"Seagrasses are flowering plants that live submerged in salty water and perform vital ecosystem services that help us and the food-webs that rely on them. For example, seagrasses capture and store more atmospheric carbon (per unit area) than many terrestrial plants, they act as nursery areas for important fishery species, and provide coastal protection against things like erosion and storm surges," Dr Ryan Pearson.
By PhD candidate Ellen Ditria, Reading Time: 452 words, about 2 minutes. Fish IDing Sample. Photo: Global Wetlands Project. Deep learning has fast become recognised as a powerful data processing tool for ecologists faced with vast amounts of image-based data. The ability of deep learning to accurately detect target species in videos and images unlocks [...]
By PhD candidate Rebekah Grieger Read Time: 468 words about 4 minutes. Wetlands are important features in the coastal landscape, providing many important ecosystem services. Much of the research into coastal wetlands focuses on the salty ones – mangroves, saltmarsh, seagrass – but there are equally important wetlands just up-stream that are generally overlooked, coastal freshwater wetlands. Our [...]
Dr Ryan Pearson Read Time: 503 words about 3 minutes. The effects of COVID-19 on the world has been profound. We're now re-evaluating intergovernmental, trade and personal relationships, and rethinking our consumer needs. Environmental groups have been encouraging people to 'eat more fish' in response to this pandemic. Consumer surveys during the pandemic have also highlighted [...]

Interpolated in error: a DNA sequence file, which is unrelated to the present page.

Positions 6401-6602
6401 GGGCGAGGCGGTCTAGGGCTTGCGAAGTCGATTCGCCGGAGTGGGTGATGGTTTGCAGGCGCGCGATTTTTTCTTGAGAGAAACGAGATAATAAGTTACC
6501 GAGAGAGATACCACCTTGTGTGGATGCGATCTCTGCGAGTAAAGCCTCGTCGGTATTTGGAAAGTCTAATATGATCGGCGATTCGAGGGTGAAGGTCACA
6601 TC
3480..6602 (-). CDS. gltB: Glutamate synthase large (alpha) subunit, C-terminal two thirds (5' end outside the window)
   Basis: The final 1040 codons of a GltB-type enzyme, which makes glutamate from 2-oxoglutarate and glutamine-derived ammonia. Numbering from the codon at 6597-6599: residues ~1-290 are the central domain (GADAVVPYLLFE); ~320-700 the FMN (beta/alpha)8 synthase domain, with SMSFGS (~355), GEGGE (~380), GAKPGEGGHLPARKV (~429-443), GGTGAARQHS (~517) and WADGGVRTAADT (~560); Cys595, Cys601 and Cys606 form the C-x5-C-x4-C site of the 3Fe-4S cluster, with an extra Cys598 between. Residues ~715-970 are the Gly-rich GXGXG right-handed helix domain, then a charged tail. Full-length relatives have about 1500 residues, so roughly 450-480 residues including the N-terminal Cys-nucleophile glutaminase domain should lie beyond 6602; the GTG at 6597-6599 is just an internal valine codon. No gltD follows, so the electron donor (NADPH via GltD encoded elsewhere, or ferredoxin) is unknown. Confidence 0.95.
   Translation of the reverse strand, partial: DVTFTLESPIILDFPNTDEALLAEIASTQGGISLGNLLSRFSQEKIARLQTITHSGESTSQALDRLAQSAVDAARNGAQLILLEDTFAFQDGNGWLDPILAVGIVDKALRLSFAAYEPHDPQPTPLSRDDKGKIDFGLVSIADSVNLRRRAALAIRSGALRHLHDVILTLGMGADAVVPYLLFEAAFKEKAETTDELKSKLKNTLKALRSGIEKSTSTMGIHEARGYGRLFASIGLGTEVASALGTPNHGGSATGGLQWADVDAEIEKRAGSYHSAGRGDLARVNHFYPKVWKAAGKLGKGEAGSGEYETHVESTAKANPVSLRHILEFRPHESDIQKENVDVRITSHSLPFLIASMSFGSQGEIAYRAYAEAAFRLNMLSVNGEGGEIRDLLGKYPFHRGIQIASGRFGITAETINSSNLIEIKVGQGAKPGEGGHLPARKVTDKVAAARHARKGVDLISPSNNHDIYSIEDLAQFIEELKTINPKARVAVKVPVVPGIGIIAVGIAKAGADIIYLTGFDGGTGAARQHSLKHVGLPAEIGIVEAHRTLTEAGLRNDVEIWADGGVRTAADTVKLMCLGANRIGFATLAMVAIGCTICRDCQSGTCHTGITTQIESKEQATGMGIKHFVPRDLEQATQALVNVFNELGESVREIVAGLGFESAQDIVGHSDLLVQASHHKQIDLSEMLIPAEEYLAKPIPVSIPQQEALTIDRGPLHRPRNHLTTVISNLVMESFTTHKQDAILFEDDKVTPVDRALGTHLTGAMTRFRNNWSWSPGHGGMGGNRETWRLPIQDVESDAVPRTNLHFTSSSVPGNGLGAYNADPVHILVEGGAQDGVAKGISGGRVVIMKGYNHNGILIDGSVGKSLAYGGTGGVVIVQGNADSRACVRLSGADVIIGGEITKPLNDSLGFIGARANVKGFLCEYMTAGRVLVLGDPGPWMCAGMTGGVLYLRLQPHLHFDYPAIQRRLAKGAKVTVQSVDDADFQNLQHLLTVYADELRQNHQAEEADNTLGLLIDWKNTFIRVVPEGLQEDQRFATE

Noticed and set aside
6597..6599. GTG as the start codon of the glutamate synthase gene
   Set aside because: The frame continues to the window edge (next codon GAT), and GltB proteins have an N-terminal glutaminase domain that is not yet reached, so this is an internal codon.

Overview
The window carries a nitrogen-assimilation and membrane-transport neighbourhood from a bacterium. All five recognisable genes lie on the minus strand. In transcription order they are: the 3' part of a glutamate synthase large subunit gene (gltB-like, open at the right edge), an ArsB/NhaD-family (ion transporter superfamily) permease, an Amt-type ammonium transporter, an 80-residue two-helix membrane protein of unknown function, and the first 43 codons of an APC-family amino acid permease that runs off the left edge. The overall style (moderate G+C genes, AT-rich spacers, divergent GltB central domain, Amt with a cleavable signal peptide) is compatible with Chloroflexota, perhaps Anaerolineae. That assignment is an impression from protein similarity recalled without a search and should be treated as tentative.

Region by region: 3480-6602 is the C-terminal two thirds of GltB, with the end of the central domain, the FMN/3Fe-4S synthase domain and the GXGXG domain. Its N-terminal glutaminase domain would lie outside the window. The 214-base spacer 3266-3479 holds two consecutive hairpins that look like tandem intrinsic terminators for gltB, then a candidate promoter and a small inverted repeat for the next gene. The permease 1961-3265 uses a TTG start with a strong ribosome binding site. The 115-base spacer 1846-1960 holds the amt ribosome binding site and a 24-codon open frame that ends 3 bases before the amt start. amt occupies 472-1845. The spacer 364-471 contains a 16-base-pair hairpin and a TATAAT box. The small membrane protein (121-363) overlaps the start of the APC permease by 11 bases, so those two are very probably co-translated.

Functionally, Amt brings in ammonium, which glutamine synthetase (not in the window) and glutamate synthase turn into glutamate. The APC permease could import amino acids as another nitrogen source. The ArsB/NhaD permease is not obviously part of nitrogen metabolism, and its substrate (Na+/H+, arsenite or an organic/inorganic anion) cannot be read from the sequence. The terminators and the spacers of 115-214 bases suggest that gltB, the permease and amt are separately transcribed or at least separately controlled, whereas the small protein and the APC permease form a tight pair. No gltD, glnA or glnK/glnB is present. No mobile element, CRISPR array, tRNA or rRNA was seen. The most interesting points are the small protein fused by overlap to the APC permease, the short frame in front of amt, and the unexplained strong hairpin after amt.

By Melanie Roberts and Fernanda Adame Article Read Time: 524 words about 3 minutes. The 2019 Great Barrier Reef Outlook Report from the Australian Government Great Barrier Reef Marine Park Authority identifies the risk of nutrient runoff from catchments for the reef as Very High, the same rating as the 2014 and 2009 reports. --- This [...]
Author: Laura Griffiths Emergent is a five-part blog series that takes a fresh look at ARI’s early career researchers – a group of driven, passionate people with a shared sense of responsibility about our changing world. These emerging scholars are developing skills and applying them to real world issues. Some are even taking opportunities [...]
By Dr Man Xiao On 24 Oct 2018, and aligning with the International Day of Climate Action, the Australia Rivers Institute at Griffith University hosted the first ever online cyanobacterial Twitter Conference (Twitter hashtag: #cyanoTC2018). It was a success, with 22 presentations from all over the world covering: modelling, experimental and field studies, cyanotoxin measurement [...]